If I were crafting a multiyear reading program for Eccentric Existence, I would recommend the following strategies to help non-theologians wade into its deep waters: On the first reading, I would suggest skipping (or merely skimming) those chapters set in smaller font. They are generally pursuing more technical questions and, at least on a first reading, can be treated as asides—though returning to them on a second reading will yield fruit for nontheologians, too. For an orientation, Introductions 1A, 2A, and 3A are necessary reading. The crucial chapter for understanding the architectonic of the book is chapter 3A. But I would also recommend that, relatively early (perhaps after reading 3A), readers skip to the final Coda (of three) at the end of the book: “Eccentric Existence as Imaging the Image of God” (pp. 1008-1051). This reads almost as an independent treatise (if one is familiar with chapter 3A) and does two important things: first, it explains how the three narratives of God relation’s to humanity are intertwined in Christ (as the image of God), and second, it explains why Kelsey does not use the imago Dei as the orienting image for his project. The latter is especially important given the prominence of appeals to “the image of God” in Christian scholarship.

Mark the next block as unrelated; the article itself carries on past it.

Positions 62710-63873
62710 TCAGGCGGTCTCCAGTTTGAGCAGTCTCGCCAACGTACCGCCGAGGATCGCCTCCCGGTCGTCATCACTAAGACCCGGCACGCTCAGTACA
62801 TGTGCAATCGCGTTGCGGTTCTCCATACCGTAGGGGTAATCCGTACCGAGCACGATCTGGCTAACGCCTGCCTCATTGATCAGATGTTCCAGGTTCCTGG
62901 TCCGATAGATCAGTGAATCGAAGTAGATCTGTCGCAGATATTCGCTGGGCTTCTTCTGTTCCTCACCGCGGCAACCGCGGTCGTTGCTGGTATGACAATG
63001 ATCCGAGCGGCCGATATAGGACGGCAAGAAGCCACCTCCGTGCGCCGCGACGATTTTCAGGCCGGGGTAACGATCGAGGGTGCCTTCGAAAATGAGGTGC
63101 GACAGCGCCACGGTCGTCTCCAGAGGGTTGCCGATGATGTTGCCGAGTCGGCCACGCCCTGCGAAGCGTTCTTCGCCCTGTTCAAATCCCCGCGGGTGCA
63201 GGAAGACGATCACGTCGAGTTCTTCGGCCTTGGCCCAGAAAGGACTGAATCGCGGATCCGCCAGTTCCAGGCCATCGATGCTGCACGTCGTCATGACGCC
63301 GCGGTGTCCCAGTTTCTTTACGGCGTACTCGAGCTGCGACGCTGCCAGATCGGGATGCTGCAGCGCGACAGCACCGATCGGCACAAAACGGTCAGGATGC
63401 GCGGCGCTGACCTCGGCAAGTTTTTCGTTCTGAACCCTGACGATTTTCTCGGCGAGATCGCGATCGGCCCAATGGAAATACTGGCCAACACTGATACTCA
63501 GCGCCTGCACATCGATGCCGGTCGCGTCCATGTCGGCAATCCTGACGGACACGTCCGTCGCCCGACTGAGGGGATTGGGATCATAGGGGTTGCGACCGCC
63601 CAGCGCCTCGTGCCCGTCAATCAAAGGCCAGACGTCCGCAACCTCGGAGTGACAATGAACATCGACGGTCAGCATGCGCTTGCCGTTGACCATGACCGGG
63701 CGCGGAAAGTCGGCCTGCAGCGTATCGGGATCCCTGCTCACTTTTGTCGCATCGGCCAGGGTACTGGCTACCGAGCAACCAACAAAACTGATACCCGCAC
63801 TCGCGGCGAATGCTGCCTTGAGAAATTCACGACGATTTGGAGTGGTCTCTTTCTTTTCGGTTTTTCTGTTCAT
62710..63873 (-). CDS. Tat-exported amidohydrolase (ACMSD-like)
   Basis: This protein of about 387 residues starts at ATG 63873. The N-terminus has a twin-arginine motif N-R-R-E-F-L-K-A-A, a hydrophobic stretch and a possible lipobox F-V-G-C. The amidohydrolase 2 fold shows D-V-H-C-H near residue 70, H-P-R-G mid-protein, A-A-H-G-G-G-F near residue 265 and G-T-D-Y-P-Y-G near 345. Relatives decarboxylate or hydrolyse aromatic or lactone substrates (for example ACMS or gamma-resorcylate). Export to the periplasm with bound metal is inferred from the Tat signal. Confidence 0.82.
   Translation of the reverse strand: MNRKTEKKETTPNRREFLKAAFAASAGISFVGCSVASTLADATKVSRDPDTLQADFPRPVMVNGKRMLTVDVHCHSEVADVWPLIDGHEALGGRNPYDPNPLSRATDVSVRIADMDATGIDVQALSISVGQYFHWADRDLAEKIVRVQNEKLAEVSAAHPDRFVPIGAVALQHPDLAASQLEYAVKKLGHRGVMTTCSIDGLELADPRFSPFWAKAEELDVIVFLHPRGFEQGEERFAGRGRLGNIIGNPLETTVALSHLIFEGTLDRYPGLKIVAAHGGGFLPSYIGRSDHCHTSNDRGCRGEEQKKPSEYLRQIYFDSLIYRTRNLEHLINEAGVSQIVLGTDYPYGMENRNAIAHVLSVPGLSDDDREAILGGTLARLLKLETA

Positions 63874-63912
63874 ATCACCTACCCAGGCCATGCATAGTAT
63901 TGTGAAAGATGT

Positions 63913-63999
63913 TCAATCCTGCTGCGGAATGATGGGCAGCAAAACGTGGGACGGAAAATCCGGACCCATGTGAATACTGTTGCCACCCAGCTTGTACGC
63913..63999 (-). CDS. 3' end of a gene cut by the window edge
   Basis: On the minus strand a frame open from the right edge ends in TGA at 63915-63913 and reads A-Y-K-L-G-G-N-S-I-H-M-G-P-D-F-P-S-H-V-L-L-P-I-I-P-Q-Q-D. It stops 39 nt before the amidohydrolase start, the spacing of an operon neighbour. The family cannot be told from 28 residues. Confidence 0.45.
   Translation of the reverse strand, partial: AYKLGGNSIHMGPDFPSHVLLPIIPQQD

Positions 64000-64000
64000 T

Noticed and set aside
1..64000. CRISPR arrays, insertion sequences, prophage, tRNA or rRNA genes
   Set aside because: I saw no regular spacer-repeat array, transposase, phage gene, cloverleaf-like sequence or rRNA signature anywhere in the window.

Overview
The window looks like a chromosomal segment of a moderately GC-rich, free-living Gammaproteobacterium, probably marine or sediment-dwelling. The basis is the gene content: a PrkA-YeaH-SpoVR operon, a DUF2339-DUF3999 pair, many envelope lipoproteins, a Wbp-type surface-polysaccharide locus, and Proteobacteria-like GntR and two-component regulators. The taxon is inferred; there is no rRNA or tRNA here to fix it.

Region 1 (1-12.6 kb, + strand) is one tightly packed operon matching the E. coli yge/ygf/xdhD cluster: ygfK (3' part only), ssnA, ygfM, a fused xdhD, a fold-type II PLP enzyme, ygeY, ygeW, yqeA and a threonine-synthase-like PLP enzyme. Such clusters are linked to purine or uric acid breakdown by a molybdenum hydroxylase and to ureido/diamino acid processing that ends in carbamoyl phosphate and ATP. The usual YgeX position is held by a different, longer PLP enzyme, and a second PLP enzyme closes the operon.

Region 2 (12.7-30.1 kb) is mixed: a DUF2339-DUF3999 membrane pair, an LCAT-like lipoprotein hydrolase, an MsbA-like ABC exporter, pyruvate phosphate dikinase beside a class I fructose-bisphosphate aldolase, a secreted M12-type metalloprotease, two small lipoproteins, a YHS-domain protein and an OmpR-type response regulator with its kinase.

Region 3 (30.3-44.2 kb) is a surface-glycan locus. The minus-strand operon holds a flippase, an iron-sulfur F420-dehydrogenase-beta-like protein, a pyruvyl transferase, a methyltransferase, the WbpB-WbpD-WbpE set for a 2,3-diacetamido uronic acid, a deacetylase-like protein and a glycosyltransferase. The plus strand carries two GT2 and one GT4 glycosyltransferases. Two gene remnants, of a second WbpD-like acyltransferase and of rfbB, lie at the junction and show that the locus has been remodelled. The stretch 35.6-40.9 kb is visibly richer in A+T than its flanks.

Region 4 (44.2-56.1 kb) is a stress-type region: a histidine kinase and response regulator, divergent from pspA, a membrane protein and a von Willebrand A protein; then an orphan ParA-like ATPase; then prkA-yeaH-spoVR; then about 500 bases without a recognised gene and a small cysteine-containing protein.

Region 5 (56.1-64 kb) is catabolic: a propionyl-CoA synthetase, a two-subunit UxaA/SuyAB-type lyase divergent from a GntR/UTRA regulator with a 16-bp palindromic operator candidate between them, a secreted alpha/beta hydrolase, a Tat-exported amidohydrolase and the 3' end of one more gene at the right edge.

Wednesday, June 23, 2010
A Reading Program for "Eccentric Existence"
Kelsey's Eccentric Existence is, I'll admit, quite daunting (weighing in at 1092 pages in two volumes). I fear that might discourage people from actually reading it. So in a footnote to the article I mentioned yesterday, I suggest the following reading program for those who might be intimidated: